Master limited partnership yields are often benchmarked against corporate credit yields
The relative value of master limited partnerships (MLPs) is often compared to other yield vehicles, like corporate bonds. This is because MLPs pay out a quarterly distribution, and one of the main investment points of MLPs is the income generated from owning them. The Alerian MLP Index, a capitalization-weighted composite of 50 energy master limited partnerships, was trading 213 basis points (or 2.13%) wide of the BofAML BBB corporate credit index on December 6 (an index meant to represent the universe of bonds that are rated BBB). The spread between the two widened approximately 50 basis points from the beginning of July, when it was at 160 basis points. This slightly increases the disparity between the two and makes favoring MLPs over debt more attractive.
Note that there’s an ETF that tracks the Alerian MLP Index called the Alerian MLP ETF (AMLP). The top chart shows the historic yields of the two indices. Also, as the below chart shows, the difference in yields between MLPs and corporate credit is significantly wider than the ten-year average spread.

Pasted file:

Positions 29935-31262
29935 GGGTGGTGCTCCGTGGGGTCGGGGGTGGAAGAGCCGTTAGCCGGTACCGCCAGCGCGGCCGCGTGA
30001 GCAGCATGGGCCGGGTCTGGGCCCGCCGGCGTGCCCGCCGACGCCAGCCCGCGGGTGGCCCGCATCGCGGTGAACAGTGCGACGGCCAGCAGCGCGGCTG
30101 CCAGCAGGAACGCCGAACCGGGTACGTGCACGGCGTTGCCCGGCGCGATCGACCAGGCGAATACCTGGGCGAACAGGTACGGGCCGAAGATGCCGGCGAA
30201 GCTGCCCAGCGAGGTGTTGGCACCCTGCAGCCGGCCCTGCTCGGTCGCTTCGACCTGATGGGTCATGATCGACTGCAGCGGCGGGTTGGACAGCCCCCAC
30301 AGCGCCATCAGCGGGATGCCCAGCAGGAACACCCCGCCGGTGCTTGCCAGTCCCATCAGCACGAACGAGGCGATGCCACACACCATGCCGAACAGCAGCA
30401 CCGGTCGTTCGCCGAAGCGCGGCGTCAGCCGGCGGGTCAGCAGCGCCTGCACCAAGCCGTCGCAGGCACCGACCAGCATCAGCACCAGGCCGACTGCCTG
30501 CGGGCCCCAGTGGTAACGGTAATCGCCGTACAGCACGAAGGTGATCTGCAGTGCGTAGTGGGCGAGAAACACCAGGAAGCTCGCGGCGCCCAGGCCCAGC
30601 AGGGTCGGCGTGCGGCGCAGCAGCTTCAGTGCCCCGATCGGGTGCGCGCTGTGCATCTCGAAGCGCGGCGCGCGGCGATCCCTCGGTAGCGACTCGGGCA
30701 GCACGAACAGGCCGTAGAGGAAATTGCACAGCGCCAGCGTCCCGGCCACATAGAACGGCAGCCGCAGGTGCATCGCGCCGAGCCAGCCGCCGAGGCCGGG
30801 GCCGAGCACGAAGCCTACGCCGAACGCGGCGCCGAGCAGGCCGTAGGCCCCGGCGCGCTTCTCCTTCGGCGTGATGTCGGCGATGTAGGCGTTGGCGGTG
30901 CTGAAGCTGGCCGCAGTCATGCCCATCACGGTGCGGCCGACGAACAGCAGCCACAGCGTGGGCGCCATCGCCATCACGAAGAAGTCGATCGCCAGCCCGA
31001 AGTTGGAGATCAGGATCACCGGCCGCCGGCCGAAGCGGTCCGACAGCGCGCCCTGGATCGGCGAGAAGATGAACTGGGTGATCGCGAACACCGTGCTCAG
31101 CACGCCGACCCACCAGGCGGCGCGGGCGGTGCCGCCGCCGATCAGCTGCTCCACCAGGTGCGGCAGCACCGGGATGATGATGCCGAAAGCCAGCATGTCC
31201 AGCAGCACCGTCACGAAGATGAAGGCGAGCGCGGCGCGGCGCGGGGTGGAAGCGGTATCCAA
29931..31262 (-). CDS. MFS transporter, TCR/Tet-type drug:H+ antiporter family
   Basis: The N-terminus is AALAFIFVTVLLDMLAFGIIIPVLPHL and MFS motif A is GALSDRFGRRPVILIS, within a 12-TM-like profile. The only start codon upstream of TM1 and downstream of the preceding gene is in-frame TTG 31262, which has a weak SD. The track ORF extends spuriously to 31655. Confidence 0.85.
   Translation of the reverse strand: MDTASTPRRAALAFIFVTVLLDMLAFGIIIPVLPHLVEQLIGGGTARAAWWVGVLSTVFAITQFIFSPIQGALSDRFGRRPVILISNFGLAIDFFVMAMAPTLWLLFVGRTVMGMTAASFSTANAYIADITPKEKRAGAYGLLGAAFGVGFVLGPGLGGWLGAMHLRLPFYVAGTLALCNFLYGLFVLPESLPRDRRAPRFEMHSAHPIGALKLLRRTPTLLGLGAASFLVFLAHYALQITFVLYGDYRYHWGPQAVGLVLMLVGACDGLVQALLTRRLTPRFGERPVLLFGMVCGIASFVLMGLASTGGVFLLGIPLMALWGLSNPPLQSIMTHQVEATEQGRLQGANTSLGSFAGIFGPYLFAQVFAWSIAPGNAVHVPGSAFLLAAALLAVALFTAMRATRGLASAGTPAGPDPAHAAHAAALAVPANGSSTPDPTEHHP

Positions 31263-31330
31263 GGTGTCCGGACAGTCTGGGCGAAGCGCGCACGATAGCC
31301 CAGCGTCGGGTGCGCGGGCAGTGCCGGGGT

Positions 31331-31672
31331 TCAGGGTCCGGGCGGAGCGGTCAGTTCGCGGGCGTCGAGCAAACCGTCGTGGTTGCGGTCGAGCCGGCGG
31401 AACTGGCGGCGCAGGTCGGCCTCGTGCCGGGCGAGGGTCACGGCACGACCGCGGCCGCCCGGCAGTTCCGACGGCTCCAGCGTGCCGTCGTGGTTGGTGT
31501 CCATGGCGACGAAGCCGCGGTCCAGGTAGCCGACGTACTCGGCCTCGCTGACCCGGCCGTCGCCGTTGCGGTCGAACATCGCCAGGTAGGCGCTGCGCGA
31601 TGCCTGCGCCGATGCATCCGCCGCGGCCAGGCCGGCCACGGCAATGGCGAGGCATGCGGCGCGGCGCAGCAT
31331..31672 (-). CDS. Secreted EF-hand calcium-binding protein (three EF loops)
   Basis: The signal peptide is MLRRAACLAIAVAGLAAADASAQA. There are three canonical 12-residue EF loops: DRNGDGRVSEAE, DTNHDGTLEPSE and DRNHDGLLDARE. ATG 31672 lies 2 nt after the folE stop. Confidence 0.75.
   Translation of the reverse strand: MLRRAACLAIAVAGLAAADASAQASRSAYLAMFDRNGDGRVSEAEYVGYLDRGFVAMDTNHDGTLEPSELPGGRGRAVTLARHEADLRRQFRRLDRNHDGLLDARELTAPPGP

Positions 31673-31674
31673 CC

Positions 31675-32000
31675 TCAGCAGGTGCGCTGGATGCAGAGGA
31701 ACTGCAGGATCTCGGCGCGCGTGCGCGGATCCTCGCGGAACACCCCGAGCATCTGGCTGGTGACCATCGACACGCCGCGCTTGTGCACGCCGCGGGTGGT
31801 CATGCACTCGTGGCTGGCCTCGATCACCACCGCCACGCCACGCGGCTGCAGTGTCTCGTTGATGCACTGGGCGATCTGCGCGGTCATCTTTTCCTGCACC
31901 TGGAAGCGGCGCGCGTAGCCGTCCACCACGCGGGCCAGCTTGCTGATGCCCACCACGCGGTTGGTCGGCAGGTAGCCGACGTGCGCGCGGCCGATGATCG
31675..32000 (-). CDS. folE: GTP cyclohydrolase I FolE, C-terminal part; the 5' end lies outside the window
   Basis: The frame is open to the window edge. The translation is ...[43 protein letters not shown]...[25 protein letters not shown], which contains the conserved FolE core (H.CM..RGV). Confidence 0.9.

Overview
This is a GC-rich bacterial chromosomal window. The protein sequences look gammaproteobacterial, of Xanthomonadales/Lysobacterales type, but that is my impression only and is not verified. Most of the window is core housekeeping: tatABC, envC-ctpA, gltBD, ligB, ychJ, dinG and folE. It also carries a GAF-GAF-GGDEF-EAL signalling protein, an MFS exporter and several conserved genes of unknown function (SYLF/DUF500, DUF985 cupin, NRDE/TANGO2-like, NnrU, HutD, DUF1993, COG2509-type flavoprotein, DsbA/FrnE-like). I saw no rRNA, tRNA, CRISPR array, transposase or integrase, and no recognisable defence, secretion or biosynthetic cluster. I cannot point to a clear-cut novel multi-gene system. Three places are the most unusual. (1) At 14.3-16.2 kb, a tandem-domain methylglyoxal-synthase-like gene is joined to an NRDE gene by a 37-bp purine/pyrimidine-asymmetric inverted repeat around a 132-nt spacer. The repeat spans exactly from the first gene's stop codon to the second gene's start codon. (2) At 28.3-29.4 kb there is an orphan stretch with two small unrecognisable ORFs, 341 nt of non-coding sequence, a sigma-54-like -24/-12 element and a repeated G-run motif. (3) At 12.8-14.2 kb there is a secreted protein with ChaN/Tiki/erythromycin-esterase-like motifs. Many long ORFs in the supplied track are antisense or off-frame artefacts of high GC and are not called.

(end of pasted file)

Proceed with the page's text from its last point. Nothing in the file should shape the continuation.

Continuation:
Interest rates currently close to historic lows, meaning reversion would favor equities
Interest rates have been close to historic lows for a while, as the Federal Reserve has taken significant measures to keep rates low with the intention of helping the U.S. economy. As the economy recovers, the Fed has signaled that it will curtail certain easy money measures, which could result in higher interest rates. For more on this, see Why bonds sold off on stronger economic data and a hawkish Fed.
If you believe rates will eventually rise again, MLPs like the Kinder Morgan Energy Partners (KMP), Enterprise Products Partners (EPD), Targa Resources (NGLS), and MarkWest Energy (MWE) or a fund like the Alerian MLP ETF (AMLP) could be more attractive than corporate credit, and these investments still provide current income through distributions.
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